HUNTINGTON, W.Va. - As a native of Harrisonburg, Va., a town just over two hours away from Blacksburg, Va., Marshall defensive tackle James Rouse will likely have plenty of requests for tickets to the Thundering Herd's game Saturday at Virginia Tech.
"I'll probably have around 15 to 20," he said, "if I can get enough tickets."
Those folks will get the added pleasure of seeing a healthy Rouse on the field as opposed to the sidelines.
When the Herd (2-1) kicks off against the Hokies (2-1) at noon at Lane Stadium (ESPNU), Rouse will be in the mix, on his rapid ascent from the injury list to the starting lineup - and the captains' lineup. Not only has the redshirt senior impressed on the field, he's impressed his coaches enough to be voted a team captain the last two games.
"I feel really honored that my teammates and my coaches look to me for leadership," he said. "All the other players have seen what I've been through. They know I try to give it my heart every time."
For the previous two seasons, his heart had to battle with his back and his left Achilles tendon. The former cut his 2011 season short after three games. The latter kept him from seeing even one snap of action in 2012.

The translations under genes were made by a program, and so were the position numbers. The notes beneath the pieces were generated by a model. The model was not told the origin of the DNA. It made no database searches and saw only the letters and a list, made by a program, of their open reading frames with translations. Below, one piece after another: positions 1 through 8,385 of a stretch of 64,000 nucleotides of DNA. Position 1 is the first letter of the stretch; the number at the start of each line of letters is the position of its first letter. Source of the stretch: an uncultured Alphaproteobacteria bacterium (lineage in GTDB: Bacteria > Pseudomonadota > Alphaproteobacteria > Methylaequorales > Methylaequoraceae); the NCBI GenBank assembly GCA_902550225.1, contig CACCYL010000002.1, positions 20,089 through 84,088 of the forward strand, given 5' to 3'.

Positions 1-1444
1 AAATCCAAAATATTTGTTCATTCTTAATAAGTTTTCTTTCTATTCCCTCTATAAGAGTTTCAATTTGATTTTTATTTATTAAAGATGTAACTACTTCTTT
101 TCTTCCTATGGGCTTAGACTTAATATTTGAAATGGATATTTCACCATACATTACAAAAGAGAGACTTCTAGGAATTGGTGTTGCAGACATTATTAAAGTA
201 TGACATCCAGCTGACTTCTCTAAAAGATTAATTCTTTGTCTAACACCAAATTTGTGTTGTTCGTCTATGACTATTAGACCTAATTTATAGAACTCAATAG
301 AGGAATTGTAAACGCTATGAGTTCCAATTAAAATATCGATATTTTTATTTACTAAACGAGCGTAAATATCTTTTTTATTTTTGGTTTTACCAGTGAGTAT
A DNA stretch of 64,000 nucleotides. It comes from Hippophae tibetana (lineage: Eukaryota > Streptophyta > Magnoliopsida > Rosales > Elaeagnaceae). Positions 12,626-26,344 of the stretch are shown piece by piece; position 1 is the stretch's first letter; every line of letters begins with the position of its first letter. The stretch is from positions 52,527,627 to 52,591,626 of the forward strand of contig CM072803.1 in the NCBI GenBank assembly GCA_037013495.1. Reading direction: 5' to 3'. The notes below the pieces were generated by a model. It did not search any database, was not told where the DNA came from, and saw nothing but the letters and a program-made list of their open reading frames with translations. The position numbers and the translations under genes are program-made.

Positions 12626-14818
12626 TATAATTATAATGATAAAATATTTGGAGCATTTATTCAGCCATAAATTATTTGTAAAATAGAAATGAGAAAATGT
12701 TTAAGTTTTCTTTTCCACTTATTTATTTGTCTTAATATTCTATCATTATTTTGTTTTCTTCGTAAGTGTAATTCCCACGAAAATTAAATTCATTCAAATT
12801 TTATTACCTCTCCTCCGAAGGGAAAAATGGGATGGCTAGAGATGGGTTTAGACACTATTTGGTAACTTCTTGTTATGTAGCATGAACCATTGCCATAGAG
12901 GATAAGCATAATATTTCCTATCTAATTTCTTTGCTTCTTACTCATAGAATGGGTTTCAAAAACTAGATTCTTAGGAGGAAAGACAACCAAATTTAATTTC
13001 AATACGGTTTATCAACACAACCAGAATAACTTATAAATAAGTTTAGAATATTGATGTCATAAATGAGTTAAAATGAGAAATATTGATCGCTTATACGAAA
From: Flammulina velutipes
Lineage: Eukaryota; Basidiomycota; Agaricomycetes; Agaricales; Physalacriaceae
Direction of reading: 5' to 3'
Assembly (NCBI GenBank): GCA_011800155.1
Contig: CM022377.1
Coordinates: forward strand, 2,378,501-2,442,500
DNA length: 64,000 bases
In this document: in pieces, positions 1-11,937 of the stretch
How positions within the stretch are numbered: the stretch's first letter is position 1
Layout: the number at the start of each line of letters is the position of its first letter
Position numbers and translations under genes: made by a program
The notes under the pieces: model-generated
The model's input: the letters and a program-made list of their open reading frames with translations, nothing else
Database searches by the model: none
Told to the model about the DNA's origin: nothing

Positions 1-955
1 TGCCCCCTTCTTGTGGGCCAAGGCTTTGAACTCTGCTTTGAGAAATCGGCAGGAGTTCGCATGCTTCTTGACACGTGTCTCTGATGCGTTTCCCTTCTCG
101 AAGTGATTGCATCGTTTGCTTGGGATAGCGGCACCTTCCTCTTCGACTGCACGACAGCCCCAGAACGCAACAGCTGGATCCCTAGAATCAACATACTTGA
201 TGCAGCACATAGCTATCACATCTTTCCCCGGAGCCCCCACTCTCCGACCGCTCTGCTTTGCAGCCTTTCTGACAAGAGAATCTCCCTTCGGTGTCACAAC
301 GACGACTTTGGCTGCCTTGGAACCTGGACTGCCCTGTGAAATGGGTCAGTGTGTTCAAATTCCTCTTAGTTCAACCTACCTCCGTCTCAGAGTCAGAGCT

He was able to make it through this preseason healthy, so he was a bit of an unknown commodity when he finally took the field for the Miami University game. He wasn't much of a mystery from there. After three games, Rouse leads Marshall with 2.5 sacks and is second on the team with four tackles for a loss. He's recorded seven tackles overall, with a pass breakup and a quarterback hurry.
In Marshall's loss to Ohio, he had a hand in both sacks of Bobcats quarterback Tyler Tettleton, recording a solo sack and sharing one with Corey Tindal. Those two sacks were the first Marshall has notched sacks versus Tettleton in three meetings.
"Honestly, I don't feel like I've been doing anything special," he said. "I try to take the approach of going as hard as you can and playing as hard as you can. I know from experience that there's not much guaranteed.
"So I just try to go as hard as I can and whatever happens, happens.
"Everything else that's happening is due to the fact that all four of the d-linemen are playing well, the linebackers are giving us the calls we need and I'm in the right position to make plays," he added.
His teammates aren't just happy to see him back in action, linebacker Jermaine Holmes said. They're ecstatic to see what he's able to do when he's out there and the tenacity he shows.
"He's a joy to have, especially up front to keep away the big boys," Holmes said. "I love it a lot. I'd really never seen him play because he was hurt. But he's really a joy to watch."